The VA forms themselves, explain what sort of information should be included in the NOD and the Form 9 appeal; neither is very complicated. One caution: the NOD form invites you to specify what percentage rating you desire. We do not fill this in, as we suspect it establishes a ceiling for the rating; instead state on the form that the veteran should be awarded a rating of “at least __%.”
After the Form 9 is submitted—currently, long after—the RO will “certify” the claim to the Board. This means that the RO has released the file to the Board, but it will still be a long, long time before the Board actually decides the appeal because of the huge backlog there.
Because of this long delay, it is not unusual for new relevant evidence to come along during the waiting period. By law, if you don’t waive initial consideration of this new evidence by the RO, the “agency of original jurisdiction,” the Board is obliged to send the case back to the RO for that to happen. This can be useful. If you’re awaiting still more evidence you hope to develop, the remand prevents the Board from deciding the claim before you can get the new evidence, without prejudicing your docket order at the Board, which runs from the Form 9 submission. But the remand for RO consideration stalls the claim even longer before reaching the point of decision by the Board, and the wait is extremely long already (currently 5-7 years).
Arguing To The Board
When the Board is ready to take the appeal it will notify the claimant that he or she has 90 days to submit any additional evidence or argument. If you haven’t done so already by this time (and there might be tactical reasons to wait), you should submit a “brief” or argument explaining exactly why the claim should be granted. You don’t actually have to point out errors made by the RO, since the Board reviews anew (de novo), but in practical terms you’re often going to be pointing out mistakes made by the VA thus far, such as the failure to obtain an adequate medical opinion.
While at the RO you were dealing with entry-level employees of the VA who are neither lawyers nor doctors, but at the Board you’re now writing for a lawyer, so in arguments to the Board you can include more legal citations, such as key regulations or case decisions. But remember, cases are mostly won on their facts, so you want to explain why the facts of the case show that the claimant is entitled to the benefit under the law. So don’t get carried away with legal citations. Stick to the basic legal requirements and argue how the facts fit them.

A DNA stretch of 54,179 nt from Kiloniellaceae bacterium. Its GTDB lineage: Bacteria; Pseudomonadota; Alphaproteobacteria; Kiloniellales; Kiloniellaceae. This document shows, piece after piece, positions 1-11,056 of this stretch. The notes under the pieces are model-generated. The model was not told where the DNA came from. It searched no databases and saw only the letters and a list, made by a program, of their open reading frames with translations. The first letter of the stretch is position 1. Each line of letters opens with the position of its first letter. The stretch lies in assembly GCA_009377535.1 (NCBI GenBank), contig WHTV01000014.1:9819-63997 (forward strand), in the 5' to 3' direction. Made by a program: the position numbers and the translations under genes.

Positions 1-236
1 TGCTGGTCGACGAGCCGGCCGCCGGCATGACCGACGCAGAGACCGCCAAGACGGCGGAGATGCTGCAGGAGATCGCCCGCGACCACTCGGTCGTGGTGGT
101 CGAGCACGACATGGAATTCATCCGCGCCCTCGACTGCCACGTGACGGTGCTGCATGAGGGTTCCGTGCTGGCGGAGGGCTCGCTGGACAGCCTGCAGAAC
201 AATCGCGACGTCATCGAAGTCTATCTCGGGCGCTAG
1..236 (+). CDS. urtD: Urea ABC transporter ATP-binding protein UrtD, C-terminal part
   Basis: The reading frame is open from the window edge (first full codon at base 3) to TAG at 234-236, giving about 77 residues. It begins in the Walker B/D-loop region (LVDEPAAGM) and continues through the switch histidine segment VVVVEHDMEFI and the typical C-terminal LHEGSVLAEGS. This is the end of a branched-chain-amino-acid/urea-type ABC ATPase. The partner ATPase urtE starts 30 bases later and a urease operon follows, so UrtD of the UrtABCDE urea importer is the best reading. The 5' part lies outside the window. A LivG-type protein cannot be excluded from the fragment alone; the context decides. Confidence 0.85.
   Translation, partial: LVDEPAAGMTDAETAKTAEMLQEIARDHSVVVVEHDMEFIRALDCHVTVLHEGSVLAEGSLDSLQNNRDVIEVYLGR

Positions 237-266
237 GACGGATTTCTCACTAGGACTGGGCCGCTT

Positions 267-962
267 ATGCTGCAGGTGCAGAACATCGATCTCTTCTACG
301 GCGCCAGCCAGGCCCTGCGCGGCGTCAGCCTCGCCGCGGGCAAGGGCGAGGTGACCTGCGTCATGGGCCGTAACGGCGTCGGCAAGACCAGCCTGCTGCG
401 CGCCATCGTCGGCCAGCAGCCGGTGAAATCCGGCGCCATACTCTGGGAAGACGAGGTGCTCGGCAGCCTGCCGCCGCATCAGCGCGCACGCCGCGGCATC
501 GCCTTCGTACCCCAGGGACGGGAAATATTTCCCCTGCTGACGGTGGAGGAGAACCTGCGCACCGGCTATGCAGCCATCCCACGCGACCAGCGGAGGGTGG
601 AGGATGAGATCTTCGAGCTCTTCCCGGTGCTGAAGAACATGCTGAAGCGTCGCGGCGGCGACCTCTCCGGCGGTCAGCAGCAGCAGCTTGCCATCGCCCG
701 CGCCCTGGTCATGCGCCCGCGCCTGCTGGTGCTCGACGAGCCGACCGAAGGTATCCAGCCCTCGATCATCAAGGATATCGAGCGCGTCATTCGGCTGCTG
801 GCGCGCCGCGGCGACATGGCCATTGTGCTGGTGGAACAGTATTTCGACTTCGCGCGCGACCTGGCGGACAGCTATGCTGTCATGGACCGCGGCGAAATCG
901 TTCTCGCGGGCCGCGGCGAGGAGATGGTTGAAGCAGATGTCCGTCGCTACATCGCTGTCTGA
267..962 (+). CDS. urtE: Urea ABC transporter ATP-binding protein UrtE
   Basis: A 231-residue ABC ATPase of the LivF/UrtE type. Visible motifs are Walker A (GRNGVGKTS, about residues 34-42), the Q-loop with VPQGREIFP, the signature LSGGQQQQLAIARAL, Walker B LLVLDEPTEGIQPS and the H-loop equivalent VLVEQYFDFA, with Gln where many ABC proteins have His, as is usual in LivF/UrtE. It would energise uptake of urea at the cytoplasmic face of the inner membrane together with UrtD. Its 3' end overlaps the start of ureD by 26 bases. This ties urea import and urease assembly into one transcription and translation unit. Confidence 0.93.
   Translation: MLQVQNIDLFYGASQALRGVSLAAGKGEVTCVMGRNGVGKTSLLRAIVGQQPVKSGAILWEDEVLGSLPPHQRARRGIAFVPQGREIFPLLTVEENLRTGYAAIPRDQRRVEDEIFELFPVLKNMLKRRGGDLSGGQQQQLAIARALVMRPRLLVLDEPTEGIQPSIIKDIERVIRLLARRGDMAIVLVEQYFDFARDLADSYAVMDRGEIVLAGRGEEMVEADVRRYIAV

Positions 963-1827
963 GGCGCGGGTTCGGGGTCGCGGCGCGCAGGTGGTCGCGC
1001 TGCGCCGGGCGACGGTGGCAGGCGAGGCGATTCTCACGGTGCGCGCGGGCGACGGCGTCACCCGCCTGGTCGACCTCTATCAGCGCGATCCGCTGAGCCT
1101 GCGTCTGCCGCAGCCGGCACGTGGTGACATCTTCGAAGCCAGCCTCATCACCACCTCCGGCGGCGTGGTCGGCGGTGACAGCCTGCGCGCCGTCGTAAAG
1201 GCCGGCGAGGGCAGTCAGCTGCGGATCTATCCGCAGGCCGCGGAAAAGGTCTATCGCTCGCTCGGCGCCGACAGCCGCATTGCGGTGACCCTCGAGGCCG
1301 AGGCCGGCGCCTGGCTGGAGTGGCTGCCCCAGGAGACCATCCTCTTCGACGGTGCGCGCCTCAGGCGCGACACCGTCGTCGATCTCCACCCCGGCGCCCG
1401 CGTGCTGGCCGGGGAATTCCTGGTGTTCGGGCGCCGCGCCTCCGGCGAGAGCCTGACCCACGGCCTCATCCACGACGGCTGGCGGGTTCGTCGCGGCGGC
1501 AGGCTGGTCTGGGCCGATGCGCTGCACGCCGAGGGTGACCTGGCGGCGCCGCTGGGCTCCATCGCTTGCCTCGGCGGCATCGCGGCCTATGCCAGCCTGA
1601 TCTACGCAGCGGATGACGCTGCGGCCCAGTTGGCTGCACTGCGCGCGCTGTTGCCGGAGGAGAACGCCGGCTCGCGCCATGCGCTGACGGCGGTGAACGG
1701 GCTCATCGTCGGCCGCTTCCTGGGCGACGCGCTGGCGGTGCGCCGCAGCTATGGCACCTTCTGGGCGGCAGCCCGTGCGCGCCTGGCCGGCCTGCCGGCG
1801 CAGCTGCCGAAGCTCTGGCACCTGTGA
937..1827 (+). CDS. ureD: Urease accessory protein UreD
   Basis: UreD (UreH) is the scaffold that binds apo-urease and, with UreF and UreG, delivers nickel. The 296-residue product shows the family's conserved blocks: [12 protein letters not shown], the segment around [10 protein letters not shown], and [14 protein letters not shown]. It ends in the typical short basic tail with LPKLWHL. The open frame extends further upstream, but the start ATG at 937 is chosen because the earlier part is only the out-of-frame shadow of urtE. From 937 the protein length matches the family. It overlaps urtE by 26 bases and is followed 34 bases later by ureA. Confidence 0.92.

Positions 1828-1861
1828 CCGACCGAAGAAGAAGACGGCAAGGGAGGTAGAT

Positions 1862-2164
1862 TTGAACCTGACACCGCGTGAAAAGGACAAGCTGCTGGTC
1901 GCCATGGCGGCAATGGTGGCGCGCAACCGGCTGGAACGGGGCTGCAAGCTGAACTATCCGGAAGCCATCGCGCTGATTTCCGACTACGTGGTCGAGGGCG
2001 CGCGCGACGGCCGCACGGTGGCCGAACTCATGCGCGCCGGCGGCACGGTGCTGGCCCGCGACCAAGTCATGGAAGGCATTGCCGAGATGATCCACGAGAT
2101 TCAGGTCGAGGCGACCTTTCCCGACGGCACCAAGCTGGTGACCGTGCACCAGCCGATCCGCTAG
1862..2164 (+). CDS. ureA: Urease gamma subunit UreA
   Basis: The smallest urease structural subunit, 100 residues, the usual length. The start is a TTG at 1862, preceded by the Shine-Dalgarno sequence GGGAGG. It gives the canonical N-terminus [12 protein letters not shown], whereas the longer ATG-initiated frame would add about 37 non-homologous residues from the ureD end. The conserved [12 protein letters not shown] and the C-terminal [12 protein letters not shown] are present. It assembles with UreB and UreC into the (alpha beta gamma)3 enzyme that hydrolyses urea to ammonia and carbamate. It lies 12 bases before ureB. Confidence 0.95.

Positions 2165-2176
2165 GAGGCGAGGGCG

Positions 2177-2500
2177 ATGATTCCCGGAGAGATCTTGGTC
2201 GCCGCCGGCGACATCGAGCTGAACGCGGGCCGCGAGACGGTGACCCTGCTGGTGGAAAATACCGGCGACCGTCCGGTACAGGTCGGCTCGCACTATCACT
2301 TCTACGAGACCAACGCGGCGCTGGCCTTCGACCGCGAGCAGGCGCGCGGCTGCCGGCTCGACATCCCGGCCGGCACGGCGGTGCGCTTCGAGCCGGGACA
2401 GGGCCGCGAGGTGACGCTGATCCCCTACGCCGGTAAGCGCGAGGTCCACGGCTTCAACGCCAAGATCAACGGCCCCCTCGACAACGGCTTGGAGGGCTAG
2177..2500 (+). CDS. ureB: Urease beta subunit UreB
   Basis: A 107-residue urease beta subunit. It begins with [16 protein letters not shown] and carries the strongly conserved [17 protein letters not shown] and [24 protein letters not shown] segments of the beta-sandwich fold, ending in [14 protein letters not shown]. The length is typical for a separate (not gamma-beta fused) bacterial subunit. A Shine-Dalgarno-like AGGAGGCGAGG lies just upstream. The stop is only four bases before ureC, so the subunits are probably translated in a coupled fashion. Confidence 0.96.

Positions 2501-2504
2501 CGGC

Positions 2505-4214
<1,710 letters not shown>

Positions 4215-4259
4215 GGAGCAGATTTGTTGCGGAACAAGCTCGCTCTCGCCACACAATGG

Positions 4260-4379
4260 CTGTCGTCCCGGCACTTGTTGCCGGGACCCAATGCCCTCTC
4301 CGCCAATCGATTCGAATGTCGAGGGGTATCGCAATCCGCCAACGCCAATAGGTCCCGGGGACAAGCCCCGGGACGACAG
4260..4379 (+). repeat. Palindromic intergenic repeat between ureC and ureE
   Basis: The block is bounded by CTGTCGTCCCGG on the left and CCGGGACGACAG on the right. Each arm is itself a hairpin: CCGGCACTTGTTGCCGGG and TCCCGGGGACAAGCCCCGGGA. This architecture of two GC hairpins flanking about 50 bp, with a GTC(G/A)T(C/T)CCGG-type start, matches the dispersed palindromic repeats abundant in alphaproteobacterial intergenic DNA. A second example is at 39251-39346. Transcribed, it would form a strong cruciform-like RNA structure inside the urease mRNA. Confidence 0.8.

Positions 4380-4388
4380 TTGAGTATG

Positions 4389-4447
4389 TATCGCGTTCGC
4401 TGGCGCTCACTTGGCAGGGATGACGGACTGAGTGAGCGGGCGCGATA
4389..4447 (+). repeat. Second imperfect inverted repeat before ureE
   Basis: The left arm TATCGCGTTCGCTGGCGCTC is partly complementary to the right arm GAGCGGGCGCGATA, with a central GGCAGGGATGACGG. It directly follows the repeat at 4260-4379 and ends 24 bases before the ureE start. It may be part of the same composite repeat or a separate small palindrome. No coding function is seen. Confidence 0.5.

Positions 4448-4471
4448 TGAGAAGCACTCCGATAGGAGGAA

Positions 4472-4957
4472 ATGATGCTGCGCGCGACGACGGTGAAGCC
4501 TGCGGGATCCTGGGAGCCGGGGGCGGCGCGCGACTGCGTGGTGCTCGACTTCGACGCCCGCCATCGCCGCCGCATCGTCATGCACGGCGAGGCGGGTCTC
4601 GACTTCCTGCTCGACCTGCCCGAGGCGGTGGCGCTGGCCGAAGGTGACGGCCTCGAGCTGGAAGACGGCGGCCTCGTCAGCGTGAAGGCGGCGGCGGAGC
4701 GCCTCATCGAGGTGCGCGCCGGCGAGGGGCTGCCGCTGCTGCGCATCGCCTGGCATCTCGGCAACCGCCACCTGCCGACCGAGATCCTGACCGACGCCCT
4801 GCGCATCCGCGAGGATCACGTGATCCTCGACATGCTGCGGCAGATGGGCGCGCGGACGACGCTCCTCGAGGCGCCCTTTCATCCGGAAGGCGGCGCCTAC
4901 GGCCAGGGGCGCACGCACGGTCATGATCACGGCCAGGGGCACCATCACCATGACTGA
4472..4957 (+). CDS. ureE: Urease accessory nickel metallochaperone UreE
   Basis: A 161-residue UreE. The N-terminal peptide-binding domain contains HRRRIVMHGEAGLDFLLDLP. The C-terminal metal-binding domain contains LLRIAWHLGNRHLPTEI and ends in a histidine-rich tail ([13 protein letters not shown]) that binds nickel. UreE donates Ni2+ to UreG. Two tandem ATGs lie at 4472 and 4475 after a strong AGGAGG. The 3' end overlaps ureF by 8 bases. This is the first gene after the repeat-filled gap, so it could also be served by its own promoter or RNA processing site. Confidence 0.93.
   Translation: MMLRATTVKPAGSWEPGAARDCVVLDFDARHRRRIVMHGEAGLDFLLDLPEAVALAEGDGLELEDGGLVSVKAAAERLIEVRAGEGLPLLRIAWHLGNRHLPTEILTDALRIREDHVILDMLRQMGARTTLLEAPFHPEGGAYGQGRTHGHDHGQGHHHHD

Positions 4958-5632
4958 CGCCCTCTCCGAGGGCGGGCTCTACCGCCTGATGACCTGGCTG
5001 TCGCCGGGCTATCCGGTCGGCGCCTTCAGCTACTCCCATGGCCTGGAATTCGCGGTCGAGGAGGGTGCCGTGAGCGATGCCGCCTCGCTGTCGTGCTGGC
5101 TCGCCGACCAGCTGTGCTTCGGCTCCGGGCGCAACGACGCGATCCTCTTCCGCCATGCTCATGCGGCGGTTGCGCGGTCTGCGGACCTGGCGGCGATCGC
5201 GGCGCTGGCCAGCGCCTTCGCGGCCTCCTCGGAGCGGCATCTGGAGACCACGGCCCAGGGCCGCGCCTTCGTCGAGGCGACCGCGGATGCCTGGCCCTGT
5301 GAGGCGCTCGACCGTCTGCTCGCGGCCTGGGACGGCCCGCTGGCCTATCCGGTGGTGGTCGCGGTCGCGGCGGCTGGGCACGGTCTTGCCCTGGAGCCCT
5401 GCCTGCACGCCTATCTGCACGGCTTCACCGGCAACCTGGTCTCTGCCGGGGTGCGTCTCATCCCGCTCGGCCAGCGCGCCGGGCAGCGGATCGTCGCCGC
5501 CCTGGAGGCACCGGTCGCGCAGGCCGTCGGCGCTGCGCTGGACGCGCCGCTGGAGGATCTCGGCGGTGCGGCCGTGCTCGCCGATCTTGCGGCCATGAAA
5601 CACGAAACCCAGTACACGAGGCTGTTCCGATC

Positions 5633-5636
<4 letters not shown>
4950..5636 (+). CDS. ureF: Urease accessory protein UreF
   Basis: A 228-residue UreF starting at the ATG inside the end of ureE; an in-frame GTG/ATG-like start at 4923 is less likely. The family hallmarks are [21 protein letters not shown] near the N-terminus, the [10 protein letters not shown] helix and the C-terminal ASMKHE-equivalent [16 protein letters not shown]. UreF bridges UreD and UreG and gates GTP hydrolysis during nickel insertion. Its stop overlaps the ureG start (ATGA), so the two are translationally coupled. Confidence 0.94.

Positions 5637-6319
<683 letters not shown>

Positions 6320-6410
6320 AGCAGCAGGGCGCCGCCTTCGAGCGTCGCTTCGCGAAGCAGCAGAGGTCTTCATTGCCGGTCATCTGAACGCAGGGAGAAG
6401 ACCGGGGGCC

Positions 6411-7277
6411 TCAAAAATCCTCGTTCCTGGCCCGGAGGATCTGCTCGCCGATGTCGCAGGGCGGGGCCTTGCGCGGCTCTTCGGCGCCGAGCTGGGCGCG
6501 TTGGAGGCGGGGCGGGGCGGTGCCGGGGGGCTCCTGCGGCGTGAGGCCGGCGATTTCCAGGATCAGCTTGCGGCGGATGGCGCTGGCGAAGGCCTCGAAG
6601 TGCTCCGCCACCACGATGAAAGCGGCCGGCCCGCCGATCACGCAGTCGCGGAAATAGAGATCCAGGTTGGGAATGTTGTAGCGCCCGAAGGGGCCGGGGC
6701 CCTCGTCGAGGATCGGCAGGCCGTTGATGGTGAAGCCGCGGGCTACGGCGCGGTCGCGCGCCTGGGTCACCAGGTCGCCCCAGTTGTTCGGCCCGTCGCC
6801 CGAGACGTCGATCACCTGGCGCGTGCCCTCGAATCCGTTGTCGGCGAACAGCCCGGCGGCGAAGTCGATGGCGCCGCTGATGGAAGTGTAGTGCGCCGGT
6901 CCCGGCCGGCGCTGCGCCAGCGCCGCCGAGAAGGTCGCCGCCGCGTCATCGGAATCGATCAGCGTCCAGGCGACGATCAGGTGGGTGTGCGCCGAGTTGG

Appeals To The Courts
If you lose at the Board, appeal is available outside the VA, first to the Court of Appeals for Veterans Claims (CAVC). You have 120 days from the date of the Board decision to file a notice of appeal at the CAVC. This is a simple declaration that you are appealing a Board decision of a certain date; no other argument is made at this point. The Court will set a briefing schedule, direct the parties to assemble the relevant record, conduct a mediation conference to try to resolve the case, and then decide it after all the briefs are submitted if the parties don’t reach an agreed resolution. (About half the cases do get resolved eventually by agreement between the claimant and the VA’s lawyers.) Briefing at the CAVC (and on subsequent appeal, if any, to other courts) is full-fledged legal argument, which should be done by lawyers if the case is to be properly presented. This is the first time the claim is actively opposed (by lawyers for VA), so it’s important to meet the VA’s legal arguments competently. Briefing at the Federal Circuit is even trickier because that court’s jurisdiction has been severely limited by Congress in veterans cases.
That said, the technique of arguing veterans cases is not substantially different from how you present claims at the agency, with one very significant exception. On appeal to the courts, you must focus on the legal errors that you believe were made by the agency. You don’t get to reargue the facts the way you do at the Board of Veterans’ Appeals. The logical structure of argument, though, is essentially the same: the law dictates eligibility for benefits and requires adherence to certain procedures; the argument on appeal is that VA did not follow the law in those respects.